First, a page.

Crocus definition

krōkəs
A grayish to light reddish purple.
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Any of a large genus (Crocus) of spring-blooming plants of the iris family, with fleshy corms and a yellow, purple, or white flower.
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An orange-yellow color; saffron.
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A coarse, loosely woven material like burlap, once used to make sacks for shipping saffron.
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Any of various perennial Eurasian herbs of the genus Crocus, having grasslike leaves and showy, variously colored flowers.
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A dark red powdered variety of iron oxide, Fe2 O3 , used as an abrasive for polishing.
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Any of several other plants, such as the autumn crocus.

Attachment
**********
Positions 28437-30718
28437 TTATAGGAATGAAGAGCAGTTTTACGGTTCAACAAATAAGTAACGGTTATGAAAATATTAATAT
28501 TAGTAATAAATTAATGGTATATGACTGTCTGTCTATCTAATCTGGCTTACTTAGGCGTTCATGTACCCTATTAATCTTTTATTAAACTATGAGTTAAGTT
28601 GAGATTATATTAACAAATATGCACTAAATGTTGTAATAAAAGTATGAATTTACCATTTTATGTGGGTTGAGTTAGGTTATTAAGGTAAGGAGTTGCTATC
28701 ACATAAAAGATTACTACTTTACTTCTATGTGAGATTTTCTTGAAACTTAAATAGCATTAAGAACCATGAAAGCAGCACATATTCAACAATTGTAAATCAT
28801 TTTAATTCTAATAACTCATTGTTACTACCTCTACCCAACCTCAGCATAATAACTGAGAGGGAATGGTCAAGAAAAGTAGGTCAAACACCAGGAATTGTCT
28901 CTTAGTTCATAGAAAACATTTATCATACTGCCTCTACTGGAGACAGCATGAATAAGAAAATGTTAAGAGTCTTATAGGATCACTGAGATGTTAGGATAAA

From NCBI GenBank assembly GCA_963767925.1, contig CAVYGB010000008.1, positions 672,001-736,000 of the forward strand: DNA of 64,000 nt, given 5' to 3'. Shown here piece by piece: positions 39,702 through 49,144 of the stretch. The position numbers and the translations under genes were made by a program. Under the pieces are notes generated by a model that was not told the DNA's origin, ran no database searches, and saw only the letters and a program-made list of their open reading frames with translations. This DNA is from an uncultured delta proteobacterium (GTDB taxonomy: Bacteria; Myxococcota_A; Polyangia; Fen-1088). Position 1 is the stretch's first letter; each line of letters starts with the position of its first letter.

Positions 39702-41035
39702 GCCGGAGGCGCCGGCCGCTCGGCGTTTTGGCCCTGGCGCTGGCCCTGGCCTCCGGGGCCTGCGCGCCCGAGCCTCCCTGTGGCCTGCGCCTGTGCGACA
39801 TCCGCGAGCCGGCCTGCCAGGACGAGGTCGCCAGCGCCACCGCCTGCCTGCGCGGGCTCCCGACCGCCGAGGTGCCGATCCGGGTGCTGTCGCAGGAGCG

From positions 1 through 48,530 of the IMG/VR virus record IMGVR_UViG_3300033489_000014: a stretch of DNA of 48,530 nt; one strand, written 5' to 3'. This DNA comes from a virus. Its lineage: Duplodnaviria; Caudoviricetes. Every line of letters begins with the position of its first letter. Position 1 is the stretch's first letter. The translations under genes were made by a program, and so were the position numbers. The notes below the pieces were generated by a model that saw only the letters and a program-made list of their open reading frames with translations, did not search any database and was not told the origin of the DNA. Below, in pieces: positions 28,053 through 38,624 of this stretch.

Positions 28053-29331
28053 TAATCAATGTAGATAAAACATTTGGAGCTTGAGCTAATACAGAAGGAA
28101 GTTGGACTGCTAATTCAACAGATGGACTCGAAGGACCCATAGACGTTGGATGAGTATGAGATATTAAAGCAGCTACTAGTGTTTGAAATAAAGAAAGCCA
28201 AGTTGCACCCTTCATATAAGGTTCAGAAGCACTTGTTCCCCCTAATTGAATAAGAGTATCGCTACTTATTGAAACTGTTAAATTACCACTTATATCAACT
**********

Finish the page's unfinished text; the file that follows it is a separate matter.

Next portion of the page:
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Powdered iron oxide used for polishing.
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A perennial flowering plant (of the genus Crocus in the Iridaceae family). Saffron is obtained from the stamens of Crocus sativus.
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Any of various similar flowering plants, such as the autumn crocus and prairie crocus.
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A taxonomic genus within the family Iridaceae — the crocuses, native to temperate Eurasia and North Africa.
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Other Word Forms

Noun

Singular:
crocus
Plural:
croci, crocuses

Origin of crocus

  • Middle English saffron from Old French from Latin from Greek krokos perhaps from a source akin to Arabic kurkum saffron

    From American Heritage Dictionary of the English Language, 5th Edition

  • From Ancient Greek κρόκος (krokos, “saffron”). Named by botanist Carl von Linnaeus (1707-1778).

    From Wiktionary

  • Through Latin crocus, from Ancient Greek κρόκος (krokos, “crocus”).

    From Wiktionary